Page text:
What the best sunscreens have

  • Broad-spectrum UVA/UVB protection. SPF rating refers only to UVA protection; in order to be protected from long-term UVB damage, you need broad-spectrum protection.
  • Adequate SPF rating. Sunscreens should have an SPF rating of 15 or higher for daily usage and at least 30 for extended periods in the sun. Most experts say that anything higher than SPF 50 is overkill.
  • Smooth and easy application. Whether you want something thick and moisturizing or completely matte, it's important that application be smooth and easy.
  • Water resistance. For a day at the beach, a waterproof formula is important. FDA guidelines require manufacturers to state how long they maintain their SPF level while in water: either 40 or 80 minutes.

Know before you go

Do you want physical or chemical blockers? Mineral sunscreens reflect the sun's rays naturally, but can be difficult to rub in and leave skin white. Chemical ingredients rub in more easily and absorb UV rays, but some ingredients are associated with potential health concerns and aren't recommended for babies and kids.

Do you need water- or sweat-resistance? For a daily sunscreen, comfort and wearability are among the most important factors to consider (if you won't wear the sunscreen, it can't protect you), but for sports or a day at the beach, water-resistance may trump feel and smell as a priority.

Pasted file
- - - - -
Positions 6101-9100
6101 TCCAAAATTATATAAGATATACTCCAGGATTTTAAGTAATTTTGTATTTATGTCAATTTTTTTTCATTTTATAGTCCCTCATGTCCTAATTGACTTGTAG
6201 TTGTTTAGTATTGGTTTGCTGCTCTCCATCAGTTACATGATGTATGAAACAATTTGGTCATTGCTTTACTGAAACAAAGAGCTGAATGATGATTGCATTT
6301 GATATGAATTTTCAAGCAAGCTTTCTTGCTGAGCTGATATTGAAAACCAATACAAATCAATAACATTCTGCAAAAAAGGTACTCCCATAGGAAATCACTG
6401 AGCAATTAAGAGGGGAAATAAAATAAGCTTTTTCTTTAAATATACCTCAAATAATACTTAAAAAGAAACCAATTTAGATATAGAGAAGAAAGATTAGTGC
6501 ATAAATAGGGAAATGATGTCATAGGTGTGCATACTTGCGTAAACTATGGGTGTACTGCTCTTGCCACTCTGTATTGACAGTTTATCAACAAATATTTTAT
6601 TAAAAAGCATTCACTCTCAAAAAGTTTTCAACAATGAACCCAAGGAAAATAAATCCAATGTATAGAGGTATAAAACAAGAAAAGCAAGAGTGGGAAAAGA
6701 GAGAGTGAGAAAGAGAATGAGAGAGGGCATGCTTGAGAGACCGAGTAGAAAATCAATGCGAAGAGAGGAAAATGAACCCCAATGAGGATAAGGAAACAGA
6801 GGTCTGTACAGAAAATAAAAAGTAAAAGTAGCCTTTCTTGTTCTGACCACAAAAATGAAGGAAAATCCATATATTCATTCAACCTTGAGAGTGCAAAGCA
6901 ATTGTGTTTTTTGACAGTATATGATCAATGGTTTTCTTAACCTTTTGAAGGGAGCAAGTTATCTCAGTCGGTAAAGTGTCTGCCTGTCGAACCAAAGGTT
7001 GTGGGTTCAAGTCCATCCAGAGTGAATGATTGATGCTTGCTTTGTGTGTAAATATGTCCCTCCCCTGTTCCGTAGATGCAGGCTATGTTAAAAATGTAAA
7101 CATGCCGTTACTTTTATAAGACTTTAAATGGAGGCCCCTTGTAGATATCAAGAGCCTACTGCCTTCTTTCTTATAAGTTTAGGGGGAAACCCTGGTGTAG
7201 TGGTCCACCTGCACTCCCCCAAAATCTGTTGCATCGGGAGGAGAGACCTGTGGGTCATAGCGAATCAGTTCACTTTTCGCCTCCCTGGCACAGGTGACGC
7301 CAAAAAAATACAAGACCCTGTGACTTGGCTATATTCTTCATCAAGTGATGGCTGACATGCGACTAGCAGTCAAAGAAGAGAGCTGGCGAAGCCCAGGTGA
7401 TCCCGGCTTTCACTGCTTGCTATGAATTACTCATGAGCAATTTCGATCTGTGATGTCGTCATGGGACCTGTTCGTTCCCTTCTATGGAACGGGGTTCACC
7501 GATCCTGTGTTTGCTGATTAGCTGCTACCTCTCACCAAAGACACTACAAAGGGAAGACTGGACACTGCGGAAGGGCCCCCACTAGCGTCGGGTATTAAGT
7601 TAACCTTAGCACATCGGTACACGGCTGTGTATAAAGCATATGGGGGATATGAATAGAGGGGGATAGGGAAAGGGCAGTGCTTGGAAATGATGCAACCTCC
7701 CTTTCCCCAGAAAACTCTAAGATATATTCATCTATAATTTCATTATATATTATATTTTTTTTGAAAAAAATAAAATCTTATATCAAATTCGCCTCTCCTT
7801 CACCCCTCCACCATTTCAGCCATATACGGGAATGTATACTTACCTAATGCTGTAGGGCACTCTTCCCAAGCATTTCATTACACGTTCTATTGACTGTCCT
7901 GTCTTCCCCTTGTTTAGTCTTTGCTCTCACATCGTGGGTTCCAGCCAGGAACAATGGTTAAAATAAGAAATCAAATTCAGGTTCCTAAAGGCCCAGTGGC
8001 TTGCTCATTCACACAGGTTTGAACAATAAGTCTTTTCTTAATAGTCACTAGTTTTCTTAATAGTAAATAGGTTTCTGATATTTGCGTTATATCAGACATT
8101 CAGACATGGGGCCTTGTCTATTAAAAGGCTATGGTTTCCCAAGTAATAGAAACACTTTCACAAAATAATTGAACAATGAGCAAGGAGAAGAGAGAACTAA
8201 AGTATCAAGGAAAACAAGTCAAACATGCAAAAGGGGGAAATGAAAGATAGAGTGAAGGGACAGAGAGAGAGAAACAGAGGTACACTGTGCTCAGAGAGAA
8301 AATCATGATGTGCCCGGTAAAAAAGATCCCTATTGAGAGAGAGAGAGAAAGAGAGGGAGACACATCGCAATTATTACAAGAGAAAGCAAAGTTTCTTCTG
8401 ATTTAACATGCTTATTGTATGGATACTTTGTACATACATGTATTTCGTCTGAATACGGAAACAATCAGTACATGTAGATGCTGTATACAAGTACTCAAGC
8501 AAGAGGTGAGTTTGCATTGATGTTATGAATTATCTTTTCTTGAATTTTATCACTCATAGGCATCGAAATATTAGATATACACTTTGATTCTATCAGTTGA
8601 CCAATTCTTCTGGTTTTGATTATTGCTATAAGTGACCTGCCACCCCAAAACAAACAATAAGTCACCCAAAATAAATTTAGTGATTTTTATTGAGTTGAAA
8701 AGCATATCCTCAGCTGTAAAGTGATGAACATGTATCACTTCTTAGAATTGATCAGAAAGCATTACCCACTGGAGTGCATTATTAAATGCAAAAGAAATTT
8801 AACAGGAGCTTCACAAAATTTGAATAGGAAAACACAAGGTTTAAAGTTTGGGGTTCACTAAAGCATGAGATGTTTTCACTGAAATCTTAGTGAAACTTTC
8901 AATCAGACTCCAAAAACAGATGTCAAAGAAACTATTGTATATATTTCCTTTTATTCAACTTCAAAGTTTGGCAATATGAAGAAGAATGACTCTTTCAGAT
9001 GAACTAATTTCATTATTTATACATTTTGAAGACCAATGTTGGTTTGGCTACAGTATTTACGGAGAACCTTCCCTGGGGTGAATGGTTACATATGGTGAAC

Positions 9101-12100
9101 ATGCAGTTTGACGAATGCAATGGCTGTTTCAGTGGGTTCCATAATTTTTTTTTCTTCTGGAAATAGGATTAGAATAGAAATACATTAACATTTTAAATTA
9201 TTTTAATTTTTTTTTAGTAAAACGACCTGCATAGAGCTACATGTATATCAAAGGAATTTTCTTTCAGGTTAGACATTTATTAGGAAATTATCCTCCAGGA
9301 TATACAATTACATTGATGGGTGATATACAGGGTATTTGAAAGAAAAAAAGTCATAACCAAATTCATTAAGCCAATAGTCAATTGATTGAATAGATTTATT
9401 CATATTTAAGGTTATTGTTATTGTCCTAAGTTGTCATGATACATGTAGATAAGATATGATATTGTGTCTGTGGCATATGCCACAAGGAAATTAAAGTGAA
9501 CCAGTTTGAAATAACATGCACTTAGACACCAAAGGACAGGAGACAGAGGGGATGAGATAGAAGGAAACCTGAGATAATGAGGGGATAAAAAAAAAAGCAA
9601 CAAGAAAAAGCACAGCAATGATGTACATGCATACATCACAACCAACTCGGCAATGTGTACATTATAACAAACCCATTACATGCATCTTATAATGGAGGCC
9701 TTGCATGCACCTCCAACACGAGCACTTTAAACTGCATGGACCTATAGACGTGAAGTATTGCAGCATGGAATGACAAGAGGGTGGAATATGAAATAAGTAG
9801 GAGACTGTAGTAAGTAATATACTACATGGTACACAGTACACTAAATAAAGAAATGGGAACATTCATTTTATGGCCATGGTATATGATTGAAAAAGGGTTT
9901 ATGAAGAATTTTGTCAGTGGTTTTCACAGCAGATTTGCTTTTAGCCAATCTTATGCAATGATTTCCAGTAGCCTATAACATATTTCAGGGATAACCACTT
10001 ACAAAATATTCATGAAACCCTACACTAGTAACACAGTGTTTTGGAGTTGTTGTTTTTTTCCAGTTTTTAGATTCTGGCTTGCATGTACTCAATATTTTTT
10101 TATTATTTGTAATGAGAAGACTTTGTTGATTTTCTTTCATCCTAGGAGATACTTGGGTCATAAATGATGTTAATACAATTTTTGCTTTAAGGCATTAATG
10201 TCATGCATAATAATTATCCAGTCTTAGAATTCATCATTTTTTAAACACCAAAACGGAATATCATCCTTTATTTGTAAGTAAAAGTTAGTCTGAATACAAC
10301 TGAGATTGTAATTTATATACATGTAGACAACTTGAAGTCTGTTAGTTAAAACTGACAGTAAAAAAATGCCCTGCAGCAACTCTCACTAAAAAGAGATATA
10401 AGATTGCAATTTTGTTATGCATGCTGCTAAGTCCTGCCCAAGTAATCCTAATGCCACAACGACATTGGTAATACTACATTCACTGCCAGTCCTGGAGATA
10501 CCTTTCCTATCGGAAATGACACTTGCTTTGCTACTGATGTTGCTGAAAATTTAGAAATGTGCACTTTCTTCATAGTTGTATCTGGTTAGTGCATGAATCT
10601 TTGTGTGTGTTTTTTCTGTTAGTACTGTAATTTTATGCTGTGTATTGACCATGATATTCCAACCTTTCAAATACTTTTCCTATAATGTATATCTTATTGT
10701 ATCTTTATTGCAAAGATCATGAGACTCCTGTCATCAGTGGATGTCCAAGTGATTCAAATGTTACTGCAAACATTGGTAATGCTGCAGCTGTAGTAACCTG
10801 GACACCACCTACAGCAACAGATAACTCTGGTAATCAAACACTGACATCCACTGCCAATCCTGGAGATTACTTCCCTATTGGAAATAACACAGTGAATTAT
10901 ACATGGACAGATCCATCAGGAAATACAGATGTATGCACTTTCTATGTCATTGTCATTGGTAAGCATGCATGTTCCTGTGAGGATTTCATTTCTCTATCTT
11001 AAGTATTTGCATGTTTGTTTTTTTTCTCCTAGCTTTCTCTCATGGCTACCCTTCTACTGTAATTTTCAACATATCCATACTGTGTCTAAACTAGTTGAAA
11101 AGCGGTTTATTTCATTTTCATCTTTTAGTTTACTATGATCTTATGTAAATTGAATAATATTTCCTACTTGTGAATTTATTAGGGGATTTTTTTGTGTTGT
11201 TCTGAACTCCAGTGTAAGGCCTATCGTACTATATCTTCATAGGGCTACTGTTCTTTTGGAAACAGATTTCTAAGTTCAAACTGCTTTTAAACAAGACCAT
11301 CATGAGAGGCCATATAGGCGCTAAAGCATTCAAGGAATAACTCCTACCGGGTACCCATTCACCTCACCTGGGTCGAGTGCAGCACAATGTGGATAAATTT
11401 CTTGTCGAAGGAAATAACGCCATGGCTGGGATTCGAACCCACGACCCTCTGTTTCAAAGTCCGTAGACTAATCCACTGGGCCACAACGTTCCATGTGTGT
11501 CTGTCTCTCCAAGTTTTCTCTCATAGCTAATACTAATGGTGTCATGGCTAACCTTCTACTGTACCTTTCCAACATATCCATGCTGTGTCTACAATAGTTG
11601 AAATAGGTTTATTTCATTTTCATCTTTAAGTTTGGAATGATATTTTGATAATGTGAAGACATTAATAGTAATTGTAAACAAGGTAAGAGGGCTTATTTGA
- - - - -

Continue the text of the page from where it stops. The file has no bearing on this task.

Is the sunscreen for face or body? Delicate facial skin typically requires a more sensitive formula than the rest of your body. However, these formulas can often be far more expensive, so it pays to have one formula for each.

What's your skin type? Consistency and texture is a subjective matter -- those with dry skin may be obliged to go with something thick and emollient while those with oily skin will appreciate a lightweight sunscreen with a matte finish.

Do you have sensitive skin? Some users cannot tolerate avobenzone and other chemical sunscreens. Titanium dioxide and zinc oxide are generally considered to be the most gentle sunscreen options. Keep in mind that other ingredients, such as fragrance and preservatives, may also cause a reaction. It's always a good idea to test sunscreen on a small patch of skin before applying it liberally -- especially if you have skin sensitivities.

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